Speculative Fiction in Series: Review of Public Display of Aggression by Hugh Fritz

Today is my day to post as part of the WOW! Women on Writing tour featuring book Public Displays of Aggression by Hugh Fritz. Check out this book to learn how to write speculative ficiton in series.

Why am I calling it speculative fiction vs fantasy or science fiction? Speculative fiction is any story set in something other than the real world. It can have imagined elements, fantasy or the supernatural. The world of Hugh Fritz looks a lot like our world but there is time travel, science fiction weaponry, and genies! So I’m using the broader term.

A quick summary of the book:

First, about the book:

Soleil and Flarence are brothers and immortal Genies, the sons of Mohinaux. They can shape the universe with their magic. They have long been the most powerful beings in the world, near immortal, but a human has created spell casting weapons. This is the first time the brothers have encountered magic in inanimate objects. Genies are normally resistant to magic but these spells impact them as well as their human allies.

They find themselves working against the human who has learned to harness magic, Darren (a Genie that was created not born), and an animated corpse. This former corpse is not only intelligent but fast and strong. He seeks revenge on his killers but resents being used by the others on his “team.”

How will it all play out? Who will still be standing on the last page? You’ll have to read the book to find out!

Purchase Public Display of Aggression on AmazonOrganic BooksPageOne Books, and Barnesand Noble. Be sure to also add this to your GoodReads reading list.

Back to Sue and her review.

Fantasy is hard to do well. You’re introducing a complex story world and a host of characters. Often this is done with multiple points of view.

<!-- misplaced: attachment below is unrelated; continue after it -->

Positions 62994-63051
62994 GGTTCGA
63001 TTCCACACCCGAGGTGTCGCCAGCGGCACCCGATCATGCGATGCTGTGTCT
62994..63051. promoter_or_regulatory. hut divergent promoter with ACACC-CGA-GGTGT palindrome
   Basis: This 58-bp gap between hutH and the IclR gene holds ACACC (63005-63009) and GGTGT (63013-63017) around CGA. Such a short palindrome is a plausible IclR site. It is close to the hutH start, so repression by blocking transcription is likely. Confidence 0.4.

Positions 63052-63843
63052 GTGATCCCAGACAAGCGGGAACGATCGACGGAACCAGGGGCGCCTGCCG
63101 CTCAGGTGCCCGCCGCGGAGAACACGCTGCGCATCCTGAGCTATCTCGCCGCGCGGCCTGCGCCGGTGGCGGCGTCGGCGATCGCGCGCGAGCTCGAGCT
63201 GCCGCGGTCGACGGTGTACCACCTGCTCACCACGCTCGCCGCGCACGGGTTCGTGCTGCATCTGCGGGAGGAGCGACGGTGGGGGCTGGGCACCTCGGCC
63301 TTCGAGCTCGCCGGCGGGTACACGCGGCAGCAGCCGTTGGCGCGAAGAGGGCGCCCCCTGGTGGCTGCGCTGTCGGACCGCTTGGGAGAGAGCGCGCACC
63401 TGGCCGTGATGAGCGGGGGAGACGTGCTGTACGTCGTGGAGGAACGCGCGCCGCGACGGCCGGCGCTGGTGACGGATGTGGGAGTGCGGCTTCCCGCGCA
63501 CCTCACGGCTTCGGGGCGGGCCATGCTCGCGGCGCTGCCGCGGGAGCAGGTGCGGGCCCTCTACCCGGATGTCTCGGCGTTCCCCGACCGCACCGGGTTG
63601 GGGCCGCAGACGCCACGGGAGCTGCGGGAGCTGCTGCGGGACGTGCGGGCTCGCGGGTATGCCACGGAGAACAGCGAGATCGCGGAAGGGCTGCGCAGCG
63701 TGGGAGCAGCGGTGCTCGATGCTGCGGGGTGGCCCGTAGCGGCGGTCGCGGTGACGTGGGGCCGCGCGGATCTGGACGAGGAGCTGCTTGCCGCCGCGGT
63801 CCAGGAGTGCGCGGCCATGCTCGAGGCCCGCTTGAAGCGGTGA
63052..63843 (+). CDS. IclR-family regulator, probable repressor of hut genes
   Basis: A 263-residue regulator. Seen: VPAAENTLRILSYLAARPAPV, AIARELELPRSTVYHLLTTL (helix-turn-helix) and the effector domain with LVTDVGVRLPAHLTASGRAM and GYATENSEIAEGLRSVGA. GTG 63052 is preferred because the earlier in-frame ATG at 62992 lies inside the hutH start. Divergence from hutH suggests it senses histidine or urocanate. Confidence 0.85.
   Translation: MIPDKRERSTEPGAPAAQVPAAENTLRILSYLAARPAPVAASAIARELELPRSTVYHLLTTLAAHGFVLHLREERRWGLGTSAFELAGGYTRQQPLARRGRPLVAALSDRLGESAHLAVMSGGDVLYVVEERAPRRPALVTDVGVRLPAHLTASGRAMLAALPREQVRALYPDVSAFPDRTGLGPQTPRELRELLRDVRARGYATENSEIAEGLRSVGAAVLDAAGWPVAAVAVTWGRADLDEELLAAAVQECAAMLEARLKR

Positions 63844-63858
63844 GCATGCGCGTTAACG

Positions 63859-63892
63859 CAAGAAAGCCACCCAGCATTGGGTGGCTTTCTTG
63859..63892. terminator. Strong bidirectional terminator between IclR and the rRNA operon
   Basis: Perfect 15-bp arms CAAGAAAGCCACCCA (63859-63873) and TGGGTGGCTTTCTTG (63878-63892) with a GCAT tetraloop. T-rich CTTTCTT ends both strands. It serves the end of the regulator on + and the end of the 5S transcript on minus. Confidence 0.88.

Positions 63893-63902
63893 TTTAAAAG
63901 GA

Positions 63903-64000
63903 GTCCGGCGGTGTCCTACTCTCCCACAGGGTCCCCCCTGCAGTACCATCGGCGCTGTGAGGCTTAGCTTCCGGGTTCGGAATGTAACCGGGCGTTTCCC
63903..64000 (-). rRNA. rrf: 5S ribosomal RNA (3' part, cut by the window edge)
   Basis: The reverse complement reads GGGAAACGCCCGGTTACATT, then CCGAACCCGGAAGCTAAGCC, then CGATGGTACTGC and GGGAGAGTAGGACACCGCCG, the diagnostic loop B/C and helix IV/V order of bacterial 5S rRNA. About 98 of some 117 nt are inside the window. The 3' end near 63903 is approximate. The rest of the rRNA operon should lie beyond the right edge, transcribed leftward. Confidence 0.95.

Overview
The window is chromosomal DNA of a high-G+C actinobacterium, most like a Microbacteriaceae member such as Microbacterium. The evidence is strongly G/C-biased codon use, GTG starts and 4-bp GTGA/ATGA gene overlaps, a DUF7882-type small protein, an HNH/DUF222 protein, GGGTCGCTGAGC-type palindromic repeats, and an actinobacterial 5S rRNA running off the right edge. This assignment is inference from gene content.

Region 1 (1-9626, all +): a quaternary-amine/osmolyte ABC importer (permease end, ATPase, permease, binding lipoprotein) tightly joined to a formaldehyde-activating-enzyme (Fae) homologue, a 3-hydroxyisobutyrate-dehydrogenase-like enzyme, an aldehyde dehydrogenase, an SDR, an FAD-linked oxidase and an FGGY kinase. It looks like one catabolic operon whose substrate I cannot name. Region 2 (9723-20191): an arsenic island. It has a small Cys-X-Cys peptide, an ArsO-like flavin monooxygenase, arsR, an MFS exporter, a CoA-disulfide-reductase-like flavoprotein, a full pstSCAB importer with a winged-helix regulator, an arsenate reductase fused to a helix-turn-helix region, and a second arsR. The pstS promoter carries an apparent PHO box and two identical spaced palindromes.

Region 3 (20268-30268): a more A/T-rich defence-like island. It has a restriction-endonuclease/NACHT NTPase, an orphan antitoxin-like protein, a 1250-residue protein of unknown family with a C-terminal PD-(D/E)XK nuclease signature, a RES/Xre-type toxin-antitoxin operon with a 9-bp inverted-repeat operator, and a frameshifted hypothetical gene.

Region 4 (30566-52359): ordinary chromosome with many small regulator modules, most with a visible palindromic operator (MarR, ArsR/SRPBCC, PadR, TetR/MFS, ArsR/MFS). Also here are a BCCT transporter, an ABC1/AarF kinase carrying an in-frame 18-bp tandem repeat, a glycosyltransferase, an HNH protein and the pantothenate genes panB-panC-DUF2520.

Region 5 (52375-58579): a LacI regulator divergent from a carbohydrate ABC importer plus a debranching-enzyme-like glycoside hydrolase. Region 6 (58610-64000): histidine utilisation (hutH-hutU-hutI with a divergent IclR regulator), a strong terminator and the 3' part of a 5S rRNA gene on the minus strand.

This is where a lot of readers give up. They get tired of guessing whose perspective they are currently experiencing. Hugh Fritz makes writing from several points of view work by simply announcing whose head the reader is in. Each change in point of view is marked by a subheading: Soleil, Flarence or Darren.

This eliminates this possible source of confusion.

Because this is a book in series, there is an overarching story. This story involves the interactions of a single Genie family, focusing on Soleil, Flarence, and Darren.

But each book also needs to have a stand alone story, something that happens in this particular book. In this book that story is the battle between two groups – the born genies and their allies vs Darren, the animated corpse, and a mad scientist.

Fritz does an excellent job of increasing the tension until the inevitable show down.

Series can be tricky to create. As a reader, I hate it when the book that I’ve just read feels like nothing more than the set-up for the next book. Fritz does an excellent job of creating books with individual story lines while also prepping the reader for the next book.